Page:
Living with Dementia Group  

Patrick talks about living with frontal lobe atrophy and his experiences of working with the team. Patrick’s passionate about more people with lived experience of dementia getting involved in the Dementia United programme of work.

We consider you an expert by experience. We know that you are in the best position to advise NHS Greater Manchester Integrated Care on the needs of people living with dementia.

Living with Dementia Group members get involved with and influence our entire programme. Living with Dementia Group members are equal partners in Dementia United’s leadership structure. They are also represented at our Steering and Task & Finish Groups, and on multiple additional projects.

Living with Dementia Group members meet online regularly. Members are reimbursed for their time. Download our flyer to find out more: Living with Dementia Group Recruitment Flyer March 2023

How you can get involved: If you are, or can facilitate an introduction to, an individual living with dementia or a carer or former carer of an individual living with dementia, that would like to be involved in the programme’s governance or a workstream please get in touch with Amal Morsi:

John O’Doherty: Member of our Living with Dementia Group talks about why he would encourage people to get involved

In 2016 I was diagnosed with Vascular Dementia. My journey to diagnosis was lengthy, torrid and impacted greatly upon my family. Had my diagnosis been done in a timely manner, I would not have reached the pit of despair which led me to self-harm. It would have also prevented my family, friends and colleagues being exposed to watching me deteriorating.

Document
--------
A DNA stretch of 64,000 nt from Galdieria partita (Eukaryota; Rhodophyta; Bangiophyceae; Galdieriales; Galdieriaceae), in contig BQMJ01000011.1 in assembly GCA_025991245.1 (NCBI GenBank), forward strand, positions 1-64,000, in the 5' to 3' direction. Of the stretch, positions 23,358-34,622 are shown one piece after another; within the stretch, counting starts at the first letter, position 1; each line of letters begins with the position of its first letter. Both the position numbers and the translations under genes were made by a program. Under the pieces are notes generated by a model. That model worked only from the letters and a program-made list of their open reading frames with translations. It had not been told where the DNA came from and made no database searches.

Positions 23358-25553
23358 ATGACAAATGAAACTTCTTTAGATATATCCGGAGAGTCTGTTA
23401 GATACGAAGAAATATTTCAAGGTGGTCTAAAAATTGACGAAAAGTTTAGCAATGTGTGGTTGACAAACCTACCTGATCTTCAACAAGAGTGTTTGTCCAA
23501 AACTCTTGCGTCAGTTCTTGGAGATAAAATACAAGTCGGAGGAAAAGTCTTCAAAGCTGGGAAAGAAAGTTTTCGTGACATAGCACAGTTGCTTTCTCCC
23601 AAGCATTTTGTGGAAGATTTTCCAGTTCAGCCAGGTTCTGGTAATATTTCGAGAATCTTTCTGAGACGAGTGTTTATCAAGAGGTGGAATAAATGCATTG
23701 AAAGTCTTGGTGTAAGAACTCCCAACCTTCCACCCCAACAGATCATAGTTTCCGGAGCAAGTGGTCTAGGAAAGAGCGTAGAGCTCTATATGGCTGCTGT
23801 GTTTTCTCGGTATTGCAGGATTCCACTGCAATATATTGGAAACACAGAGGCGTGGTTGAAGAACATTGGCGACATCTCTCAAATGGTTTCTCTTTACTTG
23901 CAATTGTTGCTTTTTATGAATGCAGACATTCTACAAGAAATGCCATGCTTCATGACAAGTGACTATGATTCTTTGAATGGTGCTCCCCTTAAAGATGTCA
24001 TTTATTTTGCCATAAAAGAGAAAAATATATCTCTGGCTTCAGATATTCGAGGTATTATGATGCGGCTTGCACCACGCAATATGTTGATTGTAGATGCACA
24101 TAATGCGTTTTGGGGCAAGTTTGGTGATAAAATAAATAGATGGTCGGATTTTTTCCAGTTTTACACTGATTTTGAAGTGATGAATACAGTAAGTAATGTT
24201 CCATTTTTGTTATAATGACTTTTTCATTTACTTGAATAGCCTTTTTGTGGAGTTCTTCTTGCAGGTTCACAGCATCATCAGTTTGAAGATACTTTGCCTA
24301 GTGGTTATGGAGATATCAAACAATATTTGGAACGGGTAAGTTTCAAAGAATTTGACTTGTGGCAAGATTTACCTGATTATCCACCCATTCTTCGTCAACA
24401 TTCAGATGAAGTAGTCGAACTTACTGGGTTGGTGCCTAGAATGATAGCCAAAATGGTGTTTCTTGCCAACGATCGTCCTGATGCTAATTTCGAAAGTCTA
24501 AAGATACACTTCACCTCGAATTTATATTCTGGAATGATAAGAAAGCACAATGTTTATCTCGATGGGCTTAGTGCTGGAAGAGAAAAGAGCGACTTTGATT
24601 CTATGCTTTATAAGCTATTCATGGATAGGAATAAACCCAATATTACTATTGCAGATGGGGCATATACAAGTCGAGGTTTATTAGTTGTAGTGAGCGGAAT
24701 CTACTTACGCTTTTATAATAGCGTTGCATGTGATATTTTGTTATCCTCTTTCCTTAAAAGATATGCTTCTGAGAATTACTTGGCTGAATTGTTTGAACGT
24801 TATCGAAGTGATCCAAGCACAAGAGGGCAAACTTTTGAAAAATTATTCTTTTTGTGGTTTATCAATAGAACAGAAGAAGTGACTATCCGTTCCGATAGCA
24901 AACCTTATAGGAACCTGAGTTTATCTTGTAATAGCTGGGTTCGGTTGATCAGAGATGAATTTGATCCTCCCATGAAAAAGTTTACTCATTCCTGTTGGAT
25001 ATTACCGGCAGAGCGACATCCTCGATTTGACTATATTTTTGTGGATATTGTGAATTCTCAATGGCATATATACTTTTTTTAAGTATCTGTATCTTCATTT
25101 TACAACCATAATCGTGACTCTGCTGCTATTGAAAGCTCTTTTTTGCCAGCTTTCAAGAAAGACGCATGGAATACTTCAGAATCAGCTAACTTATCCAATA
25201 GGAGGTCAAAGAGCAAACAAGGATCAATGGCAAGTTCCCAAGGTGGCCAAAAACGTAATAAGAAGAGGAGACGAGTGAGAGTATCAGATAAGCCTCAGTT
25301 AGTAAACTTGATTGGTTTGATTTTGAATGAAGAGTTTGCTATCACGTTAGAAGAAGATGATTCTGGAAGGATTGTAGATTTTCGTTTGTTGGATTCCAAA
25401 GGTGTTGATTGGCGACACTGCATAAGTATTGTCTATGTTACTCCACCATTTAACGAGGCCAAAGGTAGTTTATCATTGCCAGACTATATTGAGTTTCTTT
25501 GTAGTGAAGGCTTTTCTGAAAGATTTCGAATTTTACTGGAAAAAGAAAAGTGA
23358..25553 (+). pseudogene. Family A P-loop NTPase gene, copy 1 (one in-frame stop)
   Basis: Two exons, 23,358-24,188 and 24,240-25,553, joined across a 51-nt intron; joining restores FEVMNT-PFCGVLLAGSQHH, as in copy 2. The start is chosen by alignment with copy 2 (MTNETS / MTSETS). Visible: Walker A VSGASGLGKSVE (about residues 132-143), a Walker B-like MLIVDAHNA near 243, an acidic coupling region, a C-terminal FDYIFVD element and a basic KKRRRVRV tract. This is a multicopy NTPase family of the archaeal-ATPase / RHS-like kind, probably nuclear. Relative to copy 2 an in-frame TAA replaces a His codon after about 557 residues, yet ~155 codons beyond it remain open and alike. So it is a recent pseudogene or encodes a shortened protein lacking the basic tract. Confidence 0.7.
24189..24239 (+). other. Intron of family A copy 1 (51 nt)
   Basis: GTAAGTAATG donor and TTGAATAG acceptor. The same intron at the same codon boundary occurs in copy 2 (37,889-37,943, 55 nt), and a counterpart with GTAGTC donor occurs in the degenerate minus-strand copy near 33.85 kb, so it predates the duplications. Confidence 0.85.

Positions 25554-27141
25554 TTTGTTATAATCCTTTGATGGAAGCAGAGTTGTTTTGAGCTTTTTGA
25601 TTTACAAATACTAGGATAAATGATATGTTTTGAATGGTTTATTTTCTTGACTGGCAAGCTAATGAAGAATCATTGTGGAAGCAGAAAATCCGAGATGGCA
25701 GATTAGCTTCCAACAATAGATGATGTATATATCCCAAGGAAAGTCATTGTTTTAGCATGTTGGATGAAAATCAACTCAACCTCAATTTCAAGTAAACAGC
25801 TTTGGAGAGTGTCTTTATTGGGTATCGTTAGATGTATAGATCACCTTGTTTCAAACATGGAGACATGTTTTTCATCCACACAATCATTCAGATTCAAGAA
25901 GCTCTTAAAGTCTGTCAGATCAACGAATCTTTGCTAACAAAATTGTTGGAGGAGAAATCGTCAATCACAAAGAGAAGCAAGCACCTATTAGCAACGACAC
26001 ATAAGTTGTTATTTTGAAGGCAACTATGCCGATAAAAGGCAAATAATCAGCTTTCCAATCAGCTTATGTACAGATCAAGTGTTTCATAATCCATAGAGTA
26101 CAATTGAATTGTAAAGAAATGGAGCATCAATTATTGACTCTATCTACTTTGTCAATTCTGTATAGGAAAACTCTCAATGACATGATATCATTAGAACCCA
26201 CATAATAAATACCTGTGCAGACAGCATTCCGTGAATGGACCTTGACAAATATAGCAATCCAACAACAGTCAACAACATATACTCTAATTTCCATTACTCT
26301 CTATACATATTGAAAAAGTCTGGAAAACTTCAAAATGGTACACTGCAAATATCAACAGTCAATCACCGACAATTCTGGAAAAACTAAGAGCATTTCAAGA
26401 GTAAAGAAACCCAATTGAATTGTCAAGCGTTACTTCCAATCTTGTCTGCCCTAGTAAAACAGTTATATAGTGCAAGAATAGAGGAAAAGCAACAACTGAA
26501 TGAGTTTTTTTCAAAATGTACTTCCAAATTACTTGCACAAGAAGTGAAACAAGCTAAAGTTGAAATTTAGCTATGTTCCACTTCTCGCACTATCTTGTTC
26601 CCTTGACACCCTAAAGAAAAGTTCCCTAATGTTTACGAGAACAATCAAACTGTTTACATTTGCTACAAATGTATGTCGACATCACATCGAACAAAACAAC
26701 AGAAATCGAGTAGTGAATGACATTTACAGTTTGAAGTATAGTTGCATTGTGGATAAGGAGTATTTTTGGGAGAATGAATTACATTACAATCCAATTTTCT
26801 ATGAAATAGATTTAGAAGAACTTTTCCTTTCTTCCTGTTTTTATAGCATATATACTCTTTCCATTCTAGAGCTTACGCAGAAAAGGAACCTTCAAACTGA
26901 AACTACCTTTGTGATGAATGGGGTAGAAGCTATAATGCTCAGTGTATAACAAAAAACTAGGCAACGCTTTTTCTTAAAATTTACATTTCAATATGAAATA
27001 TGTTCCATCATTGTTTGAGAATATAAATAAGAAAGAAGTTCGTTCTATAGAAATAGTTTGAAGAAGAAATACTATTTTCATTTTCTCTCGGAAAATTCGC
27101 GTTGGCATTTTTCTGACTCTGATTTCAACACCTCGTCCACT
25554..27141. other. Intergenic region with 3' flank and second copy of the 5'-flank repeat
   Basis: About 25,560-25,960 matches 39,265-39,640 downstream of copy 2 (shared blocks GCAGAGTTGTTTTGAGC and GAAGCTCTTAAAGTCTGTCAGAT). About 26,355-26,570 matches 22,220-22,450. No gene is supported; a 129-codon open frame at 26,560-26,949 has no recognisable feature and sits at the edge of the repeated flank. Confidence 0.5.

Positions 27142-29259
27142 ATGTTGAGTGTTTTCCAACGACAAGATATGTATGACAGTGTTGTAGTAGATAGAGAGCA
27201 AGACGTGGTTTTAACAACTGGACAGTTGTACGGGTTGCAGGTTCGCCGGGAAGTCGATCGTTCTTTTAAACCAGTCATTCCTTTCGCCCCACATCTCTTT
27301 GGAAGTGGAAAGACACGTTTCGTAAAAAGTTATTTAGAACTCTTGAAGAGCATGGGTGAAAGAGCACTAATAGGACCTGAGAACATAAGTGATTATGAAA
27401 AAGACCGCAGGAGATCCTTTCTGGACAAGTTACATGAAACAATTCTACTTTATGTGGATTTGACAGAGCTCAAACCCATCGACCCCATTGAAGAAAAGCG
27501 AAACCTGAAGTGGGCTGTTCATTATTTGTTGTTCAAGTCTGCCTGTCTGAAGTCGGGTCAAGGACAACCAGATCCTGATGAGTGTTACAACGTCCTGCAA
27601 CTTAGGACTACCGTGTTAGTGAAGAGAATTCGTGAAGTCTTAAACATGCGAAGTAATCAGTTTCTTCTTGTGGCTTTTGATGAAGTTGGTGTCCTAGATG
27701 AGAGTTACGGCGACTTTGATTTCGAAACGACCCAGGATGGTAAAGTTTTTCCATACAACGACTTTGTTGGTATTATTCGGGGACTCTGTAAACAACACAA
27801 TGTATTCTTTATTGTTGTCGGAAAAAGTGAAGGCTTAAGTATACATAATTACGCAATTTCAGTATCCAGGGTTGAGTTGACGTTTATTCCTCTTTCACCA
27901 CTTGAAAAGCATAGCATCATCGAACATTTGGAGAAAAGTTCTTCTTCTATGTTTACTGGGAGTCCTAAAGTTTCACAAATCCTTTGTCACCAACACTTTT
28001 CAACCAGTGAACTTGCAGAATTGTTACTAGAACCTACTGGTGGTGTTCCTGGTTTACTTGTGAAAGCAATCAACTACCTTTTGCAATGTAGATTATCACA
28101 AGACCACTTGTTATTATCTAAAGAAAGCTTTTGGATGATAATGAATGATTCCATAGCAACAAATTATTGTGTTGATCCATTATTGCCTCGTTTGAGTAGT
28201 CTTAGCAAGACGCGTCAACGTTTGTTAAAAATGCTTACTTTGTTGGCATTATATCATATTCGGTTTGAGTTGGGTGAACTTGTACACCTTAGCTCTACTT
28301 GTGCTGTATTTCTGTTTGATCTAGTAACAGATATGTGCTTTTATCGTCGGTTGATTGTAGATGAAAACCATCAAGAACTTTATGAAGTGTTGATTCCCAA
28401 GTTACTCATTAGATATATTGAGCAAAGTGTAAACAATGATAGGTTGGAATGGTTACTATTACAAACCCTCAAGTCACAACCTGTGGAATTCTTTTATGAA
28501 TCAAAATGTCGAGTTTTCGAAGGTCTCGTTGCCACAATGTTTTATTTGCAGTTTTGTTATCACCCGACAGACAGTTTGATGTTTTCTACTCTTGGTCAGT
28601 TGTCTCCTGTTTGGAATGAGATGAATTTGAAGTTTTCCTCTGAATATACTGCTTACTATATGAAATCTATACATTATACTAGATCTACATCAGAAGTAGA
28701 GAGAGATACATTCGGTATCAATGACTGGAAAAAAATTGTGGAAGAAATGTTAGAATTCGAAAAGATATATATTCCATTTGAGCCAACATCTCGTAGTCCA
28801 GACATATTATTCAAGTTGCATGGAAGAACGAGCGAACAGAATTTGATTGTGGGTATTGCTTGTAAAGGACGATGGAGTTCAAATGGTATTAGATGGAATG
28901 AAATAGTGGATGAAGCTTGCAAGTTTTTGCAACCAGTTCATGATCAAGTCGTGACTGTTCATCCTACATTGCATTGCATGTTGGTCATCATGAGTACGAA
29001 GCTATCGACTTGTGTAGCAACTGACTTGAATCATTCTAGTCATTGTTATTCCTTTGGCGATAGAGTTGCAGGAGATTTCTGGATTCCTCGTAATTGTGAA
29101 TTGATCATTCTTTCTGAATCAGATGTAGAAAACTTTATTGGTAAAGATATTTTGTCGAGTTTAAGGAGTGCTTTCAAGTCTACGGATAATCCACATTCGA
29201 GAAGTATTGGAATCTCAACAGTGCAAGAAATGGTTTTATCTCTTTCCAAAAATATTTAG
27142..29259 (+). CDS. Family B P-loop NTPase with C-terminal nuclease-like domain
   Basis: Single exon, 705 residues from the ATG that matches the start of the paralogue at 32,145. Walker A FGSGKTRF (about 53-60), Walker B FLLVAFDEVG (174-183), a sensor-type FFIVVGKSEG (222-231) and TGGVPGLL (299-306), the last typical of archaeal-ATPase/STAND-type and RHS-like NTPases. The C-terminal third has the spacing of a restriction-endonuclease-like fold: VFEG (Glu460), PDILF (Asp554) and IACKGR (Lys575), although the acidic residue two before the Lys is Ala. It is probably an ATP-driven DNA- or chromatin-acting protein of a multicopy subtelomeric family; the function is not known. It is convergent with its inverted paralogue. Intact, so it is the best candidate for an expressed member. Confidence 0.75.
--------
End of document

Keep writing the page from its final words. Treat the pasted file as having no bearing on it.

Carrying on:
My memory was becoming problematic, for example I was forgetting people’s names, including my sons and Grandchildren. I could no longer count change, when driving I was getting lost even on familiar journeys to the extent that I started using the bus service. This too became difficult, and I was continuously getting on the wrong bus.

In the workplace I was making mistake after mistake to the extent I was demoted twice. In fact, in my now junior role, I couldn’t remember how to use the photocopier. I felt like I was having a nervous breakdown. I was continuously visiting my GP to no avail. It was only when I began to self-harm as I could no longer cope that I was referred to see a psychiatrist.

At my appointment with the psychiatrist, I explained what was happening to me. I was given a memory test which I totally failed. I was then sent for a brain scan which showed abnormalities. I then attended a memory clinic where I was given my diagnosis. It was at this stage my dementia care plan was established.

Prior to the innovations of the dementia care plan, services provided to people living with dementia were often disjointed. The care plan was developed in order that services were streamlined and ensured a level of uniformity across all sectors involved in providing dementia care.

The main aim of the dementia care plan is to create a strategy offering planning and support throughout the dementia journey. That support is given from diagnosis to end of life care.

After my diagnosis I had to take early retirement from work. I found myself alone at home, depressed and in a void doing nothing. I then contacted the Alzheimer’s society who in turn linked me with Dementia United.

I have now worked with Dementia United for a number of years and is the greatest level of support I have. I have made friends, colleagues and always feel welcomed. Indeed, due to my work with Dementia United I consider myself as a both a representative and advocate for other people living with dementia.

During my time with Dementia United I have participated in many areas such as:

  • Recruitment and appointment of colleagues.
  • Served on the board of the Manchester Airport Accessibility Forum.
  • Written articles
  • Assisted the recruitment of Social Sense who developed the Greater Moments app.
  • Addressed conferences.
  • Assisted in research such as Housing, Finance, Benefits and Transport.

This is merely a list and is not exhaustive of my work.

In conclusion I would gladly encourage others to become involved in Dementia United’s work.